Myeloma, also known as multiple myeloma, is a cancer that develops in plasma cells, a type of white blood cell found in the bone marrow. Understanding myeloma involves exploring its diagnosis, treatment options, and management strategies. Here’s a comprehensive guide:

Diagnosis of Myeloma

Diagnosing myeloma involves several steps to confirm the presence of the disease and determine its extent:

  1. Blood Tests:
    • Complete Blood Count (CBC): Measures levels of red blood cells, white blood cells, and platelets.
    • Serum Protein Electrophoresis (SPE): Detects abnormal proteins (M-proteins) produced by myeloma cells.
    • Kidney Function Tests: Assess kidney function, as myeloma can cause kidney damage.
    • Calcium Levels: Elevated calcium levels may indicate bone breakdown due to myeloma.
  2. Urine Tests:
    • Urine Protein Electrophoresis: Detects abnormal proteins in urine, including Bence Jones proteins, which are produced by myeloma cells.
  3. Bone Marrow Biopsy:
    • A procedure to collect a sample of bone marrow for examination under a microscope. It helps determine the percentage of plasma cells and any genetic abnormalities (cytogenetics).
  4. Imaging Studies:
    • X-rays, CT Scans, MRI: These tests help evaluate bone damage or lesions caused by myeloma. PET scans may also be used to assess disease activity.

Staging of Myeloma

Staging helps determine the extent of the disease and guides treatment decisions. The staging system commonly used for myeloma is the International Staging System (ISS), which considers levels of beta-2 microglobulin and albumin in the blood.

  • Stage I: Low levels of beta-2 microglobulin and albumin.
  • Stage II: Intermediate levels.
  • Stage III: High levels.

Treatment Options for Myeloma

Treatment for myeloma aims to control the disease, manage symptoms, and improve quality of life. The choice of treatment depends on several factors, including the stage of the disease, overall health, age, and personal preferences. Common treatment options include:

  1. Induction Therapy:
    • Chemotherapy: Uses drugs to kill cancer cells or inhibit their growth. Commonly used regimens include combinations of drugs like bortezomib, lenalidomide, and dexamethasone.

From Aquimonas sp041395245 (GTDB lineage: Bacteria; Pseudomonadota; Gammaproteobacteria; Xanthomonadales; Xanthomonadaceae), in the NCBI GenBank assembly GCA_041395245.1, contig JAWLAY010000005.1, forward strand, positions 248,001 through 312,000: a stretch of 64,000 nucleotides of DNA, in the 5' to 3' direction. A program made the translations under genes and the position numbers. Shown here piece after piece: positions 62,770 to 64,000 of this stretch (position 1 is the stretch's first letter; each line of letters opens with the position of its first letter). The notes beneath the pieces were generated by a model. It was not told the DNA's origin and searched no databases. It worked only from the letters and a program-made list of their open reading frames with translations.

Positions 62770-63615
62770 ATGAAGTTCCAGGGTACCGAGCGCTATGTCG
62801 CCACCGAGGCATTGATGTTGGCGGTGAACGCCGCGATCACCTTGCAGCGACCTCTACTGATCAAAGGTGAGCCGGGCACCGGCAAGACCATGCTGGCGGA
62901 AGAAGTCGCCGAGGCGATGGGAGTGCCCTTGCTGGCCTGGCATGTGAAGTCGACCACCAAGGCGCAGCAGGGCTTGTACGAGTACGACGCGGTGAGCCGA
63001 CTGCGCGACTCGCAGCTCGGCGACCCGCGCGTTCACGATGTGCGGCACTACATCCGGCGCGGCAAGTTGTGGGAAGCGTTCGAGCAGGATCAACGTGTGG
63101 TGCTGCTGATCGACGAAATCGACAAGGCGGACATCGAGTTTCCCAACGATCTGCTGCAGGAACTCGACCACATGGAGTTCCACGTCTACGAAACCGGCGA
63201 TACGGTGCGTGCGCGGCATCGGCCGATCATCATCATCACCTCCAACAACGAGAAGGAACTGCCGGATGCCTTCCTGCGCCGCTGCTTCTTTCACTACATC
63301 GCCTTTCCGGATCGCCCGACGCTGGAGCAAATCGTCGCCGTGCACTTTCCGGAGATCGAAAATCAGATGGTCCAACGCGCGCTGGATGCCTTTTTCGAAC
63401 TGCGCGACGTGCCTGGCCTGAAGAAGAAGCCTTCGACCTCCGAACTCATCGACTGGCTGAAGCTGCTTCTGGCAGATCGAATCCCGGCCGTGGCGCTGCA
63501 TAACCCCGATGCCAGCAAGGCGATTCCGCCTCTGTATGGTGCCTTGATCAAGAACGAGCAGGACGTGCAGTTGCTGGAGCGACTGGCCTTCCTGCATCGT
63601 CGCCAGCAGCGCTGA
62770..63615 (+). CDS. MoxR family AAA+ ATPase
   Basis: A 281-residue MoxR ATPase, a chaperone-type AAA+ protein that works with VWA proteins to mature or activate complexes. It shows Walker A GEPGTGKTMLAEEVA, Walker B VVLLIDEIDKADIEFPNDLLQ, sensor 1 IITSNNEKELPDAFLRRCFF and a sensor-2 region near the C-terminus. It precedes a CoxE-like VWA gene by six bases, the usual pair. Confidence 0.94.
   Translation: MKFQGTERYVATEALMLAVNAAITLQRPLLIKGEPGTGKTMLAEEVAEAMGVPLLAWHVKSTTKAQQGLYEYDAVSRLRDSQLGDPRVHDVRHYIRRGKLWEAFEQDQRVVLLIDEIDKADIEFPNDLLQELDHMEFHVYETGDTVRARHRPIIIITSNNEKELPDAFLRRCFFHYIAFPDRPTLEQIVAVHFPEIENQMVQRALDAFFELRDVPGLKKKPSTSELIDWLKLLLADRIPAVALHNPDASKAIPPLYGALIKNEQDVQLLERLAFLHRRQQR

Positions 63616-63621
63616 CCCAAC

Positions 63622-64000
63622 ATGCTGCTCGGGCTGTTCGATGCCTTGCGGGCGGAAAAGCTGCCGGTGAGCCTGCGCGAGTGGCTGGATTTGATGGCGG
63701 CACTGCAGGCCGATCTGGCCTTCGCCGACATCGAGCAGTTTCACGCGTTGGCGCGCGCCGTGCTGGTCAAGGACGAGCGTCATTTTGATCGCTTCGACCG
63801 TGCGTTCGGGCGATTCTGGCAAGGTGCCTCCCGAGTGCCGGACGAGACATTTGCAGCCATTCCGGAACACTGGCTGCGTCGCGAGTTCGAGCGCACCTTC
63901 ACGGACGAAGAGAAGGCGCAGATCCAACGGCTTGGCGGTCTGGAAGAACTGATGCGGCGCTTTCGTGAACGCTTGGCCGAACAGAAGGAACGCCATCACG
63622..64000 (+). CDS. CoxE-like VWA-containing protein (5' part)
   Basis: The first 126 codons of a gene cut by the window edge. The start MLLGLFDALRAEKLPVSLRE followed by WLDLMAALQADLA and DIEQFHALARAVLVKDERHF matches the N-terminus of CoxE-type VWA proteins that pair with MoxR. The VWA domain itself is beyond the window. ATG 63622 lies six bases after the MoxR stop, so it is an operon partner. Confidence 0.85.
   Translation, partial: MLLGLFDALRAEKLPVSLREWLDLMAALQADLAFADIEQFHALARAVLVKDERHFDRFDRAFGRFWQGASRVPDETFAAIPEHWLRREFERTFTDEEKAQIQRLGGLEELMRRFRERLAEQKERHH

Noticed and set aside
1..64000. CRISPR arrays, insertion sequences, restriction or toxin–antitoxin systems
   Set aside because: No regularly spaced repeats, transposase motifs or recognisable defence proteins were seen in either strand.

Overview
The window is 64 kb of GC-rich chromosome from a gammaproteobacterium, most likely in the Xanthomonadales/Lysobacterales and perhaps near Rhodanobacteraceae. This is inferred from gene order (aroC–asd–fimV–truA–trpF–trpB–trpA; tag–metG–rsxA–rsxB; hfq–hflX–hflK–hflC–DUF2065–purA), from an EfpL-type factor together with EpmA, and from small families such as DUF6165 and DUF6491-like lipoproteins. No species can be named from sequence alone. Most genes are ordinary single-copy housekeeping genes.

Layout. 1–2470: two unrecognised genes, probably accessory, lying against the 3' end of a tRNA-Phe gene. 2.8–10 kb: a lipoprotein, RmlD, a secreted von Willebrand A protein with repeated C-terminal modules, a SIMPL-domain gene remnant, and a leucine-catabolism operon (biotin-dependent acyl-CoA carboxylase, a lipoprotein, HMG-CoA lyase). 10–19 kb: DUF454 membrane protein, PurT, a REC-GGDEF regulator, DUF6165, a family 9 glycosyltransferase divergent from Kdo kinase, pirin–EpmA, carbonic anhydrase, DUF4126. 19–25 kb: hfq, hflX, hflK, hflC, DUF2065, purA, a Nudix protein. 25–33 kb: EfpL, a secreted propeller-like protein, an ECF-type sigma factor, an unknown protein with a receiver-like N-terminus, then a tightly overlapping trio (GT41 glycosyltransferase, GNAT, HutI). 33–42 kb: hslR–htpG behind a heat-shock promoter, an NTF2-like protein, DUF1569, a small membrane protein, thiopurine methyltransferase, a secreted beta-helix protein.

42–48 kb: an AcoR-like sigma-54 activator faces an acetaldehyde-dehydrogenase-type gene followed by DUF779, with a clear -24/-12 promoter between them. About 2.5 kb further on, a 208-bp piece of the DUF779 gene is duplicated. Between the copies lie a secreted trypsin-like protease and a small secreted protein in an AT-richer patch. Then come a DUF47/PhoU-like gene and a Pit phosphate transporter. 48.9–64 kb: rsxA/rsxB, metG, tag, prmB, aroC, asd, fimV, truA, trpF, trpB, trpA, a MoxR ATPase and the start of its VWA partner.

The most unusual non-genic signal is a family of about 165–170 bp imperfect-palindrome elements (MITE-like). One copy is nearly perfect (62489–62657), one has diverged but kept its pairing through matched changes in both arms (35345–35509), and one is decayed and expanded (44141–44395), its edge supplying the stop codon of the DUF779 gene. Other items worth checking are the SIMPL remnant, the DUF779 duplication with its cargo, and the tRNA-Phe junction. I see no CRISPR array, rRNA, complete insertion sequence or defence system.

• Immunomodulatory Drugs (IMiDs): Drugs like lenalidomide and thalidomide enhance the immune system’s response against myeloma cells.
  2. High-Dose Chemotherapy with Stem Cell Transplantation:
    • Autologous Transplant: Uses the patient’s own stem cells collected before treatment to replace diseased bone marrow after high-dose chemotherapy.
  3. Targeted Therapy:
    • Proteasome Inhibitors: Drugs like bortezomib, carfilzomib, and ixazomib block the action of proteasomes, leading to the accumulation of proteins that cause cell death in myeloma cells.
    • Monoclonal Antibodies: Drugs like daratumumab and elotuzumab target specific proteins on myeloma cells, enhancing immune response against the cancer.
  4. Steroid Therapy:
    • Dexamethasone: A corticosteroid that is often used in combination with other drugs to treat myeloma and manage symptoms.
  5. Radiation Therapy:
    • Localized Treatment: Uses high-energy rays to target and destroy myeloma cells in specific areas, particularly effective for bone pain or spinal cord compression.
  6. Supportive Care:
    • Pain Management: Medications and interventions to alleviate bone pain and other symptoms.
    • Bone Health: Bisphosphonates or denosumab to prevent bone complications.
    • Infection Prevention: Antibiotics and vaccinations to reduce infection risk.
  7. Clinical Trials:
    • Participation in clinical trials offers access to new treatments and helps advance research in myeloma treatment.


The prognosis for myeloma varies widely depending on factors such as the stage of the disease, response to treatment, and overall health. Advances in treatment have improved survival rates, with many patients living longer and managing myeloma as a chronic condition. Regular monitoring and follow-up care are essential to manage the disease and minimize complications.


Myeloma is a complex disease that requires a multidisciplinary approach to treatment and management. Early diagnosis, personalized treatment plans, and ongoing support are crucial for optimizing outcomes and quality of life for individuals with myeloma. If you or someone you know is diagnosed with myeloma, consulting with a hematologist/oncologist experienced in treating blood cancers is essential for developing an individualized care plan.

By Sue